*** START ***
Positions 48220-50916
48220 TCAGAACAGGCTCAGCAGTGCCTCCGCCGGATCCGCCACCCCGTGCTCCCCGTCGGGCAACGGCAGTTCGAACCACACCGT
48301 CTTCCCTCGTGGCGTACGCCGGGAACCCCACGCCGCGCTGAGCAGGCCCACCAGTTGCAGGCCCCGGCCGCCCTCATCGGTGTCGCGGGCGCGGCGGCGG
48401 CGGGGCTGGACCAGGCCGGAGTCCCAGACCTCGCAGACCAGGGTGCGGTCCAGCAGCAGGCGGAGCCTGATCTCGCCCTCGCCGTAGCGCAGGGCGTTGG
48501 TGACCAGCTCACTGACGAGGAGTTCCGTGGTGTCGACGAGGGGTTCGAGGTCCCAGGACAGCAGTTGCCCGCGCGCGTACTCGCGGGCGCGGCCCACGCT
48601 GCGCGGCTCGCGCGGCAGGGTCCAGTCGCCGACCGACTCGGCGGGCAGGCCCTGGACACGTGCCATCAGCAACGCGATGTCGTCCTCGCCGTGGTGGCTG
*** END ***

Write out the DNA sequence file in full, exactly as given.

Positions 48220-50916
48220 TCAGAACAGGCTCAGCAGTGCCTCCGCCGGATCCGCCACCCCGTGCTCCCCGTCGGGCAACGGCAGTTCGAACCACACCGT
48301 CTTCCCTCGTGGCGTACGCCGGGAACCCCACGCCGCGCTGAGCAGGCCCACCAGTTGCAGGCCCCGGCCGCCCTCATCGGTGTCGCGGGCGCGGCGGCGG
48401 CGGGGCTGGACCAGGCCGGAGTCCCAGACCTCGCAGACCAGGGTGCGGTCCAGCAGCAGGCGGAGCCTGATCTCGCCCTCGCCGTAGCGCAGGGCGTTGG
48501 TGACCAGCTCACTGACGAGGAGTTCCGTGGTGTCGACGAGGGGTTCGAGGTCCCAGGACAGCAGTTGCCCGCGCGCGTACTCGCGGGCGCGGCCCACGCT
48601 GCGCGGCTCGCGCGGCAGGGTCCAGTCGCCGACCGACTCGGCGGGCAGGCCCTGGACACGTGCCATCAGCAACGCGATGTCGTCCTCGCCGTGGTGGCTG